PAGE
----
More conversation on the Acevedo incustody death is continuing here as it has been since the Oct. 31 incident.


That is mest up because the police is just killing people now.The cops are mean and that guy that they killed is my uncle.Plus the cops are here to protect us not to kill us.The cops beat my uncle till he died in front of his mom,and my aunt lisa.Now everybody is sad we had a car wash and people didn't care about the danations. and for the people who did donate thank you so much you helped out our family a lot.Some of his friends cried a lot I felt sad.The cops tazered him not a gun shot.I wonder what the cops are doing right now or I wonder how they feel killing my uncle Mike Acevedo.His sons Sunny Nicky don't know what it feels to kill someone frome our family but when they get older they will know how it will feel.Cops I hope your happy because I'm not and I know I don't want to be a stupid cop because what they did to my uncle that is so mest up I hate the cops now.Cops just want to tell you your so freaken mean to my uncle Mike Acevedo Ok.Rest in peace Mike I miss you.It will be pleasure if you didn't die Mike because I miss you a lot.Cops it would have been better to take him to jail but instead you killed him.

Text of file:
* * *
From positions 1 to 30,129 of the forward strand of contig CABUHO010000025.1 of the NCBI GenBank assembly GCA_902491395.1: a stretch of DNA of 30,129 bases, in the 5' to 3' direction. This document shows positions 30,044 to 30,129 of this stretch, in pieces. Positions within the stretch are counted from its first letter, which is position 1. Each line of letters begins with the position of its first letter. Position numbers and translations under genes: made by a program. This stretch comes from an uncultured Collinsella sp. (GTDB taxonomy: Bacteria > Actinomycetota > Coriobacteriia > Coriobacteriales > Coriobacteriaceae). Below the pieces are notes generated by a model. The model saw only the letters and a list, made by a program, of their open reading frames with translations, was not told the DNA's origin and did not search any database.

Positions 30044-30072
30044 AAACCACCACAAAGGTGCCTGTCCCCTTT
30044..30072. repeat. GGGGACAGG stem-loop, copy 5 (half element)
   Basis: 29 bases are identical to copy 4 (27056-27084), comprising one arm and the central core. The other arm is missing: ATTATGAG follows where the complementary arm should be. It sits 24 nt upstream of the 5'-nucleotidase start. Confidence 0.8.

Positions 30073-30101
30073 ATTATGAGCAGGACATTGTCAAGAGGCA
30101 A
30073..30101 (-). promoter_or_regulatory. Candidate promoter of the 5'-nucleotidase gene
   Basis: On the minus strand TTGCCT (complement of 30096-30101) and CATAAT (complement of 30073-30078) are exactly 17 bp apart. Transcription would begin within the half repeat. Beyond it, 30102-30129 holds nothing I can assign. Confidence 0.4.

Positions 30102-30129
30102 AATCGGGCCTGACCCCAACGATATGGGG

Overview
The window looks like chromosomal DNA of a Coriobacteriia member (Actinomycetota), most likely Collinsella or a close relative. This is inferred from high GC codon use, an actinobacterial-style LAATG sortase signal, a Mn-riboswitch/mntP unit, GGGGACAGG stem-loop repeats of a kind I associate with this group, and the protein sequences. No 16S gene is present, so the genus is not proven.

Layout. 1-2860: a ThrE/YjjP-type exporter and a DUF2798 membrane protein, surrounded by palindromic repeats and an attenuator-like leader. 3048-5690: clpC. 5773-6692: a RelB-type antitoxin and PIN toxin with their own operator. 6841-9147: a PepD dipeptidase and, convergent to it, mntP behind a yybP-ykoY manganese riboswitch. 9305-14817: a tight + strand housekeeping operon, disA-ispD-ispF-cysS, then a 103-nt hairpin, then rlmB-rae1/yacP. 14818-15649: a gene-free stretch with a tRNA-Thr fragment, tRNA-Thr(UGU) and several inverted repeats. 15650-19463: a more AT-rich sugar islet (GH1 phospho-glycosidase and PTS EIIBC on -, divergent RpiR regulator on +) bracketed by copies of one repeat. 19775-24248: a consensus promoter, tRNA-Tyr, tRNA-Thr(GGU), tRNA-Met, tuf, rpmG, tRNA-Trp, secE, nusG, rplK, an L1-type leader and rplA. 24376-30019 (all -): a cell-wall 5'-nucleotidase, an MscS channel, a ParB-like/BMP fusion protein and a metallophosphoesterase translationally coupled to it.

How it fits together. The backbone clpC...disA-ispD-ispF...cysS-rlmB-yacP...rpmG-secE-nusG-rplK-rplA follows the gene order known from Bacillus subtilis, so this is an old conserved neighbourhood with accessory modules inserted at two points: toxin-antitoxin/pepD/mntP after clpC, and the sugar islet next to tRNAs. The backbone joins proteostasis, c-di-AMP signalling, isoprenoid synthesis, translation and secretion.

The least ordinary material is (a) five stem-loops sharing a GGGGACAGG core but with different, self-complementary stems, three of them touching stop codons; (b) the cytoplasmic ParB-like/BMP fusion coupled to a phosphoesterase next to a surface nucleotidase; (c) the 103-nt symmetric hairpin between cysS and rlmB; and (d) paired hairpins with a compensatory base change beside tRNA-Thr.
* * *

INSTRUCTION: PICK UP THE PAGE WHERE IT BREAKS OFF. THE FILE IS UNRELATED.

I know Mike and Liz. I think its bull that RPD killed him. He was unconsious and they still continued to taser him. Its not the first time in the past 2 months that a homeboy of mine was killed by RPD. Its getting old, I think they are running out of things to do so they are coming and killing people for bs reasons.

Although the police department has yet to release any further details about Acevedo's death including the events leading to it and the level of force used by the police officers on Acevedo, there's quite a bit of mention in several comments in this discussion that he had allegedly been tased at least once by officers at some point. It's not yet clear if that's the case and if so, how many times Acevedo was tased. Other allegations include that he was hogtied, but the department hasn't released any information on whether that was the case.

On Wednesday, this article was published and provides a little history of what's been going on with the commission and City Hall.

(excerpt, Press Enterprise)